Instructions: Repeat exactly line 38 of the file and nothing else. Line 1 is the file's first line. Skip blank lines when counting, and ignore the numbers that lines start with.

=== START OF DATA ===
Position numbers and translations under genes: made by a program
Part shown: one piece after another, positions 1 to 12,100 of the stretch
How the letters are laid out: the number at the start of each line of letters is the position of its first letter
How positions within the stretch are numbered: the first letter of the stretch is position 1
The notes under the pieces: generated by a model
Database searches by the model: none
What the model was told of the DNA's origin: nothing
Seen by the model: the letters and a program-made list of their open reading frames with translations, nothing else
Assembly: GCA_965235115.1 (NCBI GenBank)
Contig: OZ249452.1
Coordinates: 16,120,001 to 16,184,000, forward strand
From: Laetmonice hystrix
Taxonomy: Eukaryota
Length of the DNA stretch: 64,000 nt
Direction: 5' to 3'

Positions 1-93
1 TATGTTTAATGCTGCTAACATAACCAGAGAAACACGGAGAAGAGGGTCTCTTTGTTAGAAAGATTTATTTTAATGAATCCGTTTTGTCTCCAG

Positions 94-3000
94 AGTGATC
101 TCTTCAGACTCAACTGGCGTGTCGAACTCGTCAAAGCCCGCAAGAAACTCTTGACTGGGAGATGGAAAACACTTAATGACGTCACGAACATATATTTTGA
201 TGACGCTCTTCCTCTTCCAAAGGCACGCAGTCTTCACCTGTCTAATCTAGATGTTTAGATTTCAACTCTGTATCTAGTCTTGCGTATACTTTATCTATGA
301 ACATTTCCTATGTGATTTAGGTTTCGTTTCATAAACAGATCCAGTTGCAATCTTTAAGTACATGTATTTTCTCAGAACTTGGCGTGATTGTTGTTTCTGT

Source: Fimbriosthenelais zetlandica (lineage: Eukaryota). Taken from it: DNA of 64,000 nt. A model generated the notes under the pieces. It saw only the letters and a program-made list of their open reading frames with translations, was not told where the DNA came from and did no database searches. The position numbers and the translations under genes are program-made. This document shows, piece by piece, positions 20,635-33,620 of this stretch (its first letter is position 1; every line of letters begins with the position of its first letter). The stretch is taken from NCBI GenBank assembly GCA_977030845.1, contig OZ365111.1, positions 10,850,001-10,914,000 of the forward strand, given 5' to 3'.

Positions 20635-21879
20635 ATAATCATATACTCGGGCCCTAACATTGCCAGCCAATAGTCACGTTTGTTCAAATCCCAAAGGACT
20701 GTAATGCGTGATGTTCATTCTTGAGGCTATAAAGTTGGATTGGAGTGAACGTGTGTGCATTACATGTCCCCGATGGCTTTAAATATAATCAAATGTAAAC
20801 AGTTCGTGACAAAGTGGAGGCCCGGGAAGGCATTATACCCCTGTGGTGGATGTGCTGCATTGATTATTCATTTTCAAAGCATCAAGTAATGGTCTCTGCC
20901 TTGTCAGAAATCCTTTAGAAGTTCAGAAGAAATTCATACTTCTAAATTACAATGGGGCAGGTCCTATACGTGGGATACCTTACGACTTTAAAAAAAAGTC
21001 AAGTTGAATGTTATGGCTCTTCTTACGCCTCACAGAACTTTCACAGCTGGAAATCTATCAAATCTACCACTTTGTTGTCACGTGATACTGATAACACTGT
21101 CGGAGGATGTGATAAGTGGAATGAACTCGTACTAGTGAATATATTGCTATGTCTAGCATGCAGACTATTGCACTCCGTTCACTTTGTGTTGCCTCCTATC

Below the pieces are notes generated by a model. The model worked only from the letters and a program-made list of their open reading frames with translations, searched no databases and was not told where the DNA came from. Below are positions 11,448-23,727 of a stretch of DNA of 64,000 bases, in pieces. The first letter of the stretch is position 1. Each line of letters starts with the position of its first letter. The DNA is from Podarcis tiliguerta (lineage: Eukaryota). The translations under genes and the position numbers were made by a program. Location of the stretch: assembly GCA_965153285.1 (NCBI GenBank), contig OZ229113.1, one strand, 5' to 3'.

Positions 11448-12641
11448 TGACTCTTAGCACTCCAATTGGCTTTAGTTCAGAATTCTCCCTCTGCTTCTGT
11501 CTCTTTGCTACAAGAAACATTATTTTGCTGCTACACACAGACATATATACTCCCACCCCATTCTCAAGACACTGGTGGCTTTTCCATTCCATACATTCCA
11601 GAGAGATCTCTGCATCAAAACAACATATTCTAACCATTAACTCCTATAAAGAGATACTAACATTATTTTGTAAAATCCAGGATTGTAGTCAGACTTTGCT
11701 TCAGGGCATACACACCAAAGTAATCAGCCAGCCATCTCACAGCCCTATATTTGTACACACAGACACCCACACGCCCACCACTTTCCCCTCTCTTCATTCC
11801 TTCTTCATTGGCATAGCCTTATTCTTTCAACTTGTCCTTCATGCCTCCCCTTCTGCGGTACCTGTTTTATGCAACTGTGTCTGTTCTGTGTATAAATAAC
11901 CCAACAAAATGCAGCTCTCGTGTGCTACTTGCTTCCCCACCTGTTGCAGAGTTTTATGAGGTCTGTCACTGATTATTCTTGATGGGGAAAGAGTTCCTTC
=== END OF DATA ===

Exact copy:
11901 CCAACAAAATGCAGCTCTCGTGTGCTACTTGCTTCCCCACCTGTTGCAGAGTTTTATGAGGTCTGTCACTGATTATTCTTGATGGGGAAAGAGTTCCTTC